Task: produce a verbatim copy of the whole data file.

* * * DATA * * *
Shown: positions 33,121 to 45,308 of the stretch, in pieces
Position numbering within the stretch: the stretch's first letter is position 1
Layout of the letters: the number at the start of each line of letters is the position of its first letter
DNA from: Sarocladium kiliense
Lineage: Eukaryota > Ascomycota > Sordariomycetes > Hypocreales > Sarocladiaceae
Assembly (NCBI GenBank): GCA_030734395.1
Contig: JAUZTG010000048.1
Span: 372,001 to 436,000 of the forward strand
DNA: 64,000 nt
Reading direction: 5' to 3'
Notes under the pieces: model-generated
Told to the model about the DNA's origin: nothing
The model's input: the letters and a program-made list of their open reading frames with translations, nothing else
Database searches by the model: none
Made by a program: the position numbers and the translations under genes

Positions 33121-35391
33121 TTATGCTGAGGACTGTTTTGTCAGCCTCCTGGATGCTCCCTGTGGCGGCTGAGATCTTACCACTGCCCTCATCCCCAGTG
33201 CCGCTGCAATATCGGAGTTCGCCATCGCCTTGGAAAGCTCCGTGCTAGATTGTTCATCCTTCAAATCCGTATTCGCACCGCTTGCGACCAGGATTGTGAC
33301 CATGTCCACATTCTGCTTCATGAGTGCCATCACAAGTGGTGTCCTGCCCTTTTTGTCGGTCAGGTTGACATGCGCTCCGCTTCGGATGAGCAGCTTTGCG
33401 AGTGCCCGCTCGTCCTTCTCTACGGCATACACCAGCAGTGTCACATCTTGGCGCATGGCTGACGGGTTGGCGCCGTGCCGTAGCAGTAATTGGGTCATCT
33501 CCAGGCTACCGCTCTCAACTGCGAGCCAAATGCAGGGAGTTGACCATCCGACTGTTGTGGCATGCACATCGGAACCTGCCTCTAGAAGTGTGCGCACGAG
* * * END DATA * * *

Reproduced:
Shown: positions 33,121 to 45,308 of the stretch, in pieces
Position numbering within the stretch: the stretch's first letter is position 1
Layout of the letters: the number at the start of each line of letters is the position of its first letter
DNA from: Sarocladium kiliense
Lineage: Eukaryota > Ascomycota > Sordariomycetes > Hypocreales > Sarocladiaceae
Assembly (NCBI GenBank): GCA_030734395.1
Contig: JAUZTG010000048.1
Span: 372,001 to 436,000 of the forward strand
DNA: 64,000 nt
Reading direction: 5' to 3'
Notes under the pieces: model-generated
Told to the model about the DNA's origin: nothing
The model's input: the letters and a program-made list of their open reading frames with translations, nothing else
Database searches by the model: none
Made by a program: the position numbers and the translations under genes

Positions 33121-35391
33121 TTATGCTGAGGACTGTTTTGTCAGCCTCCTGGATGCTCCCTGTGGCGGCTGAGATCTTACCACTGCCCTCATCCCCAGTG
33201 CCGCTGCAATATCGGAGTTCGCCATCGCCTTGGAAAGCTCCGTGCTAGATTGTTCATCCTTCAAATCCGTATTCGCACCGCTTGCGACCAGGATTGTGAC
33301 CATGTCCACATTCTGCTTCATGAGTGCCATCACAAGTGGTGTCCTGCCCTTTTTGTCGGTCAGGTTGACATGCGCTCCGCTTCGGATGAGCAGCTTTGCG
33401 AGTGCCCGCTCGTCCTTCTCTACGGCATACACCAGCAGTGTCACATCTTGGCGCATGGCTGACGGGTTGGCGCCGTGCCGTAGCAGTAATTGGGTCATCT
33501 CCAGGCTACCGCTCTCAACTGCGAGCCAAATGCAGGGAGTTGACCATCCGACTGTTGTGGCATGCACATCGGAACCTGCCTCTAGAAGTGTGCGCACGAG